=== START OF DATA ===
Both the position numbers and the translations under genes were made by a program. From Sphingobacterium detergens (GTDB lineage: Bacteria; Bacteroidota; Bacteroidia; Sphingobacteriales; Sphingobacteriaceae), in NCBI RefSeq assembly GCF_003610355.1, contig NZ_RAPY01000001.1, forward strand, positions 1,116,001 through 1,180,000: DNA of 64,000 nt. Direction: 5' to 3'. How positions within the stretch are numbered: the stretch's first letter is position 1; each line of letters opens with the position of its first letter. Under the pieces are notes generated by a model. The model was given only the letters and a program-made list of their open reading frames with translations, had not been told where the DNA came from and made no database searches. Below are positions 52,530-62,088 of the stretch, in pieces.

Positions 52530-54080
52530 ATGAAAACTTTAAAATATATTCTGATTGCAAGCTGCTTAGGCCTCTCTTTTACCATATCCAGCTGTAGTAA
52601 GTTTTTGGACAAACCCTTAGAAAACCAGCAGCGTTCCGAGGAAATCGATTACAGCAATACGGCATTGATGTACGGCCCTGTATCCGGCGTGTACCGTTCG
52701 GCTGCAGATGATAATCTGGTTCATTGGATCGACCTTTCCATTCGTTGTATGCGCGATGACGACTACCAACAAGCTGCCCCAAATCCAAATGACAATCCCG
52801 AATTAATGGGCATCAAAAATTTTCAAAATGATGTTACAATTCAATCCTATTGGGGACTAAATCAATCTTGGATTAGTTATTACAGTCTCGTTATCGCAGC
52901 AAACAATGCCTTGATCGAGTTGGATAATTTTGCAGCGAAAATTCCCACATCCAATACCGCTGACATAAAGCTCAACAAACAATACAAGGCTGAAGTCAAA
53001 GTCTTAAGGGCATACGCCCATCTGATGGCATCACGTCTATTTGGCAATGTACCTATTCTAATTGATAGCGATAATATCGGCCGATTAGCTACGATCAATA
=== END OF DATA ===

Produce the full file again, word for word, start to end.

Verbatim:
Both the position numbers and the translations under genes were made by a program. From Sphingobacterium detergens (GTDB lineage: Bacteria; Bacteroidota; Bacteroidia; Sphingobacteriales; Sphingobacteriaceae), in NCBI RefSeq assembly GCF_003610355.1, contig NZ_RAPY01000001.1, forward strand, positions 1,116,001 through 1,180,000: DNA of 64,000 nt. Direction: 5' to 3'. How positions within the stretch are numbered: the stretch's first letter is position 1; each line of letters opens with the position of its first letter. Under the pieces are notes generated by a model. The model was given only the letters and a program-made list of their open reading frames with translations, had not been told where the DNA came from and made no database searches. Below are positions 52,530-62,088 of the stretch, in pieces.

Positions 52530-54080
52530 ATGAAAACTTTAAAATATATTCTGATTGCAAGCTGCTTAGGCCTCTCTTTTACCATATCCAGCTGTAGTAA
52601 GTTTTTGGACAAACCCTTAGAAAACCAGCAGCGTTCCGAGGAAATCGATTACAGCAATACGGCATTGATGTACGGCCCTGTATCCGGCGTGTACCGTTCG
52701 GCTGCAGATGATAATCTGGTTCATTGGATCGACCTTTCCATTCGTTGTATGCGCGATGACGACTACCAACAAGCTGCCCCAAATCCAAATGACAATCCCG
52801 AATTAATGGGCATCAAAAATTTTCAAAATGATGTTACAATTCAATCCTATTGGGGACTAAATCAATCTTGGATTAGTTATTACAGTCTCGTTATCGCAGC
52901 AAACAATGCCTTGATCGAGTTGGATAATTTTGCAGCGAAAATTCCCACATCCAATACCGCTGACATAAAGCTCAACAAACAATACAAGGCTGAAGTCAAA
53001 GTCTTAAGGGCATACGCCCATCTGATGGCATCACGTCTATTTGGCAATGTACCTATTCTAATTGATAGCGATAATATCGGCCGATTAGCTACGATCAATA